In my book, the first step is avoiding the classic stereotypic boy and girl ideas.  My son says his favorite color is pink and Disney princesses are strictly off limits to my daughter.  I want to do all that I can to encourage my daughter to be more assertive and aggressive, and for my son to be contientious, courteous, and perceptive.  Harmless sibling squabbles aside, I don’t accept violence from anyone for any reason, though I’ll be the first to admit that this one is still a work in progress as I was raised in a physically and emotionally violent household and it’s often my knee jerk reaction when the kids are acting up.  That would be the topic of another whole series of blog posts.  I can’t help but feel that when the kids are violent with each other, it’s often a mirror of my own anger and physical responses.

Why is that the first step?   After all, what to gender roles have to do with a person’s sex life?  Besides, don’t we need gender roles in order to maintain the attraction between females and males?  I see it as the first step because I believe that healthy sex is mutually beneficial and mutually respectful sex.  We live in a culture where females looks are emphasized as their most important quality, where self-objectification is not just omnipresent, but is seen by some confused “feminists” as a source of “power”.  I believe this is a distorted, mistaken and incredibly harmful notion.  Combine the idea that women in all facets of their lives are supposed to be demure, polite and “nice” with gratuitous self-objectification being touted as the new feminism with the flip side of the coin: the hypermasculinizing (I think I just invented a word) of our young boys, and you’ve got a recipe for disaster in the bedroom.

From a young age, our boys are conditioned, socialized, to be tough, not to cry, to get back up and “don’t be a sissy”.  They are also excused from acknowledging and encouraged to ignore other peoples’ feelings.  I will say that this is the general culture at large and varies from family to family and in different peer groups as the kids age. It starts young, though.  I have grimaced as I’ve listened to someone, some man or other we’ve run into, start using that ultra-masculine deep growling voice towards Joel (Joel.  My sweet innocent boy who has such a soft and squishy heart full of love and joy) to try to get him to “man up”.  I’ve felt a blind rage overcome me as I’ve stood nearby and heard someone tell him that what he was doing was “for sissies” (the irony of this is that this person was a woman.  Hel-LO?)   I’ve sat by while the mother of a friend of Ruth’s told her also seven year old daughter when she was complaining that a certain other boy had done something aggressive towards her that “So?  He’s a boy.”  (NO.  HELL TO THE NO.)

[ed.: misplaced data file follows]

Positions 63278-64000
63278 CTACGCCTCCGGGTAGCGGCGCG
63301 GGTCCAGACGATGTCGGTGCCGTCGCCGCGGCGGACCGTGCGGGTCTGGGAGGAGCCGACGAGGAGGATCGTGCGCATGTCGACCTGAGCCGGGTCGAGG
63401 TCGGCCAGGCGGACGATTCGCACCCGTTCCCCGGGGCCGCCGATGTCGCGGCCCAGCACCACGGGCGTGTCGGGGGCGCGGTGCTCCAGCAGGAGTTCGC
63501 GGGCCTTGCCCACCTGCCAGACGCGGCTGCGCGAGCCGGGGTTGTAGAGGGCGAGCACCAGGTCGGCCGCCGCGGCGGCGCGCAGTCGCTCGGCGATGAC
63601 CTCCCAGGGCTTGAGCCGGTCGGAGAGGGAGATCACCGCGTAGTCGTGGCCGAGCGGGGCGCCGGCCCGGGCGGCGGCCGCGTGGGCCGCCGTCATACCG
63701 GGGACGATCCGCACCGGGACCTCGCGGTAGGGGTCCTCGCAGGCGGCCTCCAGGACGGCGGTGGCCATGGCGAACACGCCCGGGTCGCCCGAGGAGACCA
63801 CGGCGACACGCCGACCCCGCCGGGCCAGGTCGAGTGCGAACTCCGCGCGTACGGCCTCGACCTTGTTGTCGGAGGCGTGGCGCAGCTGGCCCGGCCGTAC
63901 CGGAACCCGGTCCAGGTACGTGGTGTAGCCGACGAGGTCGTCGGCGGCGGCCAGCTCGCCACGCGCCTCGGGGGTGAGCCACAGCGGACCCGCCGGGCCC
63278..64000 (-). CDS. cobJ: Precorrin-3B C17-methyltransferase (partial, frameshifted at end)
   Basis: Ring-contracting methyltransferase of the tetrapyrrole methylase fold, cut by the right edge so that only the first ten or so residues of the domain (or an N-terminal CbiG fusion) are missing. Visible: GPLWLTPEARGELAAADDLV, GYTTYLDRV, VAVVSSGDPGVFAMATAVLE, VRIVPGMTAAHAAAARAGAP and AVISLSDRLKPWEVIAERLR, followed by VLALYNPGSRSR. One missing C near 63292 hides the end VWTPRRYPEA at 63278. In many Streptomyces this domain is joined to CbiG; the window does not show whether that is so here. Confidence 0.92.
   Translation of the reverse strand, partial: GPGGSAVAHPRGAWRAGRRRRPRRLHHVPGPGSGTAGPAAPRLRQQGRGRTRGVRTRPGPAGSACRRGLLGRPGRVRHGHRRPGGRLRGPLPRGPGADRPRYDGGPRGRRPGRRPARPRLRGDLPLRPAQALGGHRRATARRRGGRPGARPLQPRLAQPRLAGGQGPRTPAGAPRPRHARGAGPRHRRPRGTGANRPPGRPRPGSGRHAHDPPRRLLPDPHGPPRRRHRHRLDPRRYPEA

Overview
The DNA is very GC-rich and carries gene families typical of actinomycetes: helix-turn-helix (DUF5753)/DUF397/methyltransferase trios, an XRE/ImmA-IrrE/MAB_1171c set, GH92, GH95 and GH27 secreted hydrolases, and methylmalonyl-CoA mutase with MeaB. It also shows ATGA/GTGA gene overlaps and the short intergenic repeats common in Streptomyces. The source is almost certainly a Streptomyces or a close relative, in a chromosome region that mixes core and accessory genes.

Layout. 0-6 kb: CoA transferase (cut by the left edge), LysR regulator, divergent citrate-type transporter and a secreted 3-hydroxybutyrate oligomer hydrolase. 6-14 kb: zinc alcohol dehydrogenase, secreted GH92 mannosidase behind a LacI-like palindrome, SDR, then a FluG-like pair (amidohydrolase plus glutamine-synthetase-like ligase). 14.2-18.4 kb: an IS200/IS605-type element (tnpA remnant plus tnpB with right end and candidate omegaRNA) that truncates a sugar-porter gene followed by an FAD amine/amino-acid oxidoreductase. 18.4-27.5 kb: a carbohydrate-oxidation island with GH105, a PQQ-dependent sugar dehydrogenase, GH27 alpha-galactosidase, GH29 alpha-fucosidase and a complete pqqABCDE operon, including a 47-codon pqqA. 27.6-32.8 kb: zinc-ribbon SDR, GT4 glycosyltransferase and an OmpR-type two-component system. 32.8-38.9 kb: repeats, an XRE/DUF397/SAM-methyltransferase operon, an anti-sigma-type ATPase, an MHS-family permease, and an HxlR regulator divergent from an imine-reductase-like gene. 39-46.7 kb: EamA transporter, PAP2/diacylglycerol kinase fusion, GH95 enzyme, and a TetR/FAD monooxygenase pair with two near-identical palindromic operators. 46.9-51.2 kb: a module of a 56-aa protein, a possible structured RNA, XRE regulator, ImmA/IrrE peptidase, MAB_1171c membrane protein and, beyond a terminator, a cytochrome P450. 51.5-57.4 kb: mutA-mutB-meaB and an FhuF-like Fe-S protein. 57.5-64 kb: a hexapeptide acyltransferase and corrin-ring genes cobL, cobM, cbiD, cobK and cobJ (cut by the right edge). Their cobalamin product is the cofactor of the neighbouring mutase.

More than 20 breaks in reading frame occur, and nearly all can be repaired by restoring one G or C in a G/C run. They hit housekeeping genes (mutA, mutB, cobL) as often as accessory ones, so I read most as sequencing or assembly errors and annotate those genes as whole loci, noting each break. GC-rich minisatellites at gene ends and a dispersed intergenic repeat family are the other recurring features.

They start young.  So, so must I.

The second step is to correctly name body parts (it’s a vulva mom, not a “front butt”) and not to shame the kids, especially not the girls, for touching or being curious about their private parts. It’s important to lift the stigma surrounding our girls’ physical bodies and to let them grow up with as much healthy esteem surrounding their bodies as they can.

I should also put in here, as long as we are on the subject, that child sexual abuse is a huge societal problem in our country and affects a huge number of children, a surprising number of children.  It’s something that we as parents need to be constantly on guard about and not to trust anyone lightly with the care of our young children.  There is also an awesome website here that talks about the tools to arm your children with in order to prevent them from becoming victims.  It’s important that kids know their bodies are their own to use as they wish and that nobody, relative or otherwise, has the right to touch them, hug them, kiss them, tickle them, etc. in any way that they don’t want.  Ever.

This is the first post in an ongoing journey toward how to raise my kids sex-positively.  It raises huge uncomfortable questions.  What is healthy sexuality?  What is healthy sex?  What is/should ideally a romantic relationship be about?  What does society and the culture at large say about these things?  What do I think about these things?  How can I counter the larger cultural messages my kids are getting from…everywhere?

It’s not gonna be easy.  It’s sure not gonna be pretty.  Do I think it’s worthwhile?  Hell to the yes.